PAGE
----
Discipline

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B.F. Skinner's theories on discipline in the classroom have helped to mold the way teachers instill discipline in their students for decades. His theories were not directed at classroom behavior, but his findings have influenced and led the way in many classroom discipline methods since the 1960s (Charles & Senter, 2004). This essay will discuss the impact of B.F. Skinner's theories on discipline in the classroom. Behavior Modification

Skinner wrote many articles and essays on "how our voluntary actions are influenced by what happens to us immediately after we perform a given act" (Charles & Senter, 2004, pp. 33). These papers led to the theory of behavior modification which is used everywhere in the educational field. Behavior modification refers to the use of reinforcement in order to shape the behavior of a student. Constant Reinforcement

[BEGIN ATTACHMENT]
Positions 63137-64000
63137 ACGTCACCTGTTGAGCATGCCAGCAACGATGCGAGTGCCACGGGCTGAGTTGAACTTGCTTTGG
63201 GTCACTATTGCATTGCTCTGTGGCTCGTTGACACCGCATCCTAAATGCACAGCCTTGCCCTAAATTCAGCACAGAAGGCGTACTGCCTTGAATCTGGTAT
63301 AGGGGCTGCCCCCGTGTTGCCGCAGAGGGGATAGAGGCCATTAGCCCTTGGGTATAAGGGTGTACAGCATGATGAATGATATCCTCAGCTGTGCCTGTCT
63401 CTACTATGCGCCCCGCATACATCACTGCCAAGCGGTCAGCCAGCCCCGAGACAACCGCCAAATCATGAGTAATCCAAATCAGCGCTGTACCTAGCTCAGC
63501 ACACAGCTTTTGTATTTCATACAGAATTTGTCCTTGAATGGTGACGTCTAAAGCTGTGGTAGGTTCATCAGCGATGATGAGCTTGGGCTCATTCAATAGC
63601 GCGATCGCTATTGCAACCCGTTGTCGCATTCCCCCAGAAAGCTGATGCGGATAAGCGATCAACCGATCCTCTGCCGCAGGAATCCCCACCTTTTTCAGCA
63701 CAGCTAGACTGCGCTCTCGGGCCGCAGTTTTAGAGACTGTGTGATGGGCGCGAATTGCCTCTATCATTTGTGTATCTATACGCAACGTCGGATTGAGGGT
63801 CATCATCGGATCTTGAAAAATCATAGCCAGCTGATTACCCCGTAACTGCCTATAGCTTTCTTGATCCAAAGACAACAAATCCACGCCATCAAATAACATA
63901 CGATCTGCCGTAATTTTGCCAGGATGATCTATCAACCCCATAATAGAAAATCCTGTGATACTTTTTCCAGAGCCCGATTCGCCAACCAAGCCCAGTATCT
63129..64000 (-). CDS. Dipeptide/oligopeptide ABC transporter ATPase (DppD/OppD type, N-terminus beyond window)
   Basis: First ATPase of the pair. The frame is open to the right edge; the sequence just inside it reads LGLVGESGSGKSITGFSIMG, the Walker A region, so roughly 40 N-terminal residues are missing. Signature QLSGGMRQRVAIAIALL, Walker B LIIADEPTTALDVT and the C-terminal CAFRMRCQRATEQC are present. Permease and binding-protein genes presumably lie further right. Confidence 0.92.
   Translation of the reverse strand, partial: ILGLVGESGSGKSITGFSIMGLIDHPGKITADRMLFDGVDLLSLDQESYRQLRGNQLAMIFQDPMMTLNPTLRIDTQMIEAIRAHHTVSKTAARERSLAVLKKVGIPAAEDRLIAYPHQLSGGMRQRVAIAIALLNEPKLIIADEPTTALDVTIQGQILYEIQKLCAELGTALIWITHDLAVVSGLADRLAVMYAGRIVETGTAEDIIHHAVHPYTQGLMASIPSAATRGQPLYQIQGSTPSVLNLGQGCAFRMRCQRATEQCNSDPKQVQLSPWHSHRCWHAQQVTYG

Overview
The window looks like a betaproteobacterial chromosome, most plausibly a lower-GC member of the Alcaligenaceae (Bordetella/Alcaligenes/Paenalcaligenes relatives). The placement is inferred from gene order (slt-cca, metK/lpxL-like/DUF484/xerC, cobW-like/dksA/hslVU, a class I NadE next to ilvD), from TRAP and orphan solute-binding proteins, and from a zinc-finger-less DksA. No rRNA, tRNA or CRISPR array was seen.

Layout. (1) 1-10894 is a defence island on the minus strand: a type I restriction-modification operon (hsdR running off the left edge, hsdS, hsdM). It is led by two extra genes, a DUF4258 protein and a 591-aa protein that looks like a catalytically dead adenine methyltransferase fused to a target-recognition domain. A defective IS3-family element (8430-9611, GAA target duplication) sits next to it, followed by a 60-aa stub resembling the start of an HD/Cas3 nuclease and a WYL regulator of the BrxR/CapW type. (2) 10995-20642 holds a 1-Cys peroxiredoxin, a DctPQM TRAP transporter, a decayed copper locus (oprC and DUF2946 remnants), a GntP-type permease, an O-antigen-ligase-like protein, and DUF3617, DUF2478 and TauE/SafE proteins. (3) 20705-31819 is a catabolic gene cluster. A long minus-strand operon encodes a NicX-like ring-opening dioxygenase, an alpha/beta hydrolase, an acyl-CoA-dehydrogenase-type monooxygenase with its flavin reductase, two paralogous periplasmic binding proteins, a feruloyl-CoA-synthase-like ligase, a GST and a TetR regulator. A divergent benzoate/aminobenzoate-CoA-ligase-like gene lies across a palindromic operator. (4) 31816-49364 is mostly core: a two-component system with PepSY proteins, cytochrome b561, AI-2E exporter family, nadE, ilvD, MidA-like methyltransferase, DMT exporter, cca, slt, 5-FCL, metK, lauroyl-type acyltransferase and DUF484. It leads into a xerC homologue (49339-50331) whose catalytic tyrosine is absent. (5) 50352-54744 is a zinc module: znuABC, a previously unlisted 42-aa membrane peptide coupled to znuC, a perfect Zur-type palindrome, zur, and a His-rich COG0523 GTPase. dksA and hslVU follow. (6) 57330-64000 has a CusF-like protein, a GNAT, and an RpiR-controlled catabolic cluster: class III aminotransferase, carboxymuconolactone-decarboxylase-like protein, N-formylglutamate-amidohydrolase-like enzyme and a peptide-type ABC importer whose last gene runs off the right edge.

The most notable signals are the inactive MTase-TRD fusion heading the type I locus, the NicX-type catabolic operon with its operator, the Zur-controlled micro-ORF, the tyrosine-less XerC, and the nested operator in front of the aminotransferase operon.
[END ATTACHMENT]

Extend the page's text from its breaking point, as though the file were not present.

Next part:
Skinner noted in many of his works that "much if not most of our voluntary behavior is shaped as we receive reinforcement immediately after we perform an act" ( Charles & Senter, 2004, pp. 45). This theory led teachers to use constant reinforcement as a form of discipline in the classroom. This type of reinforcement allowed students to learn new desired ideas, rules, and skills. This type of discipline must be done every time a student does something correct (Charles & Senter, 2004). Intermittent Reinforcement

After rules and skills are established a teacher will then need to rely on intermittent reinforcement in order to remain a level of discipline in the classroom. Since the behavior is established the need for reinforcement lessens. The use of reinforcing stimuli is only needed for discipline occassionally (Charles & Senter, 2004). Reinforcing Stimuli

In order to maintain discipline in the classroom according to Skinner's findings the use of reinforcing stimuli is necessary. Some examples of this type of reinforcement "knowledge of results, peer approval, awards and free time, and smiles, nods, and...
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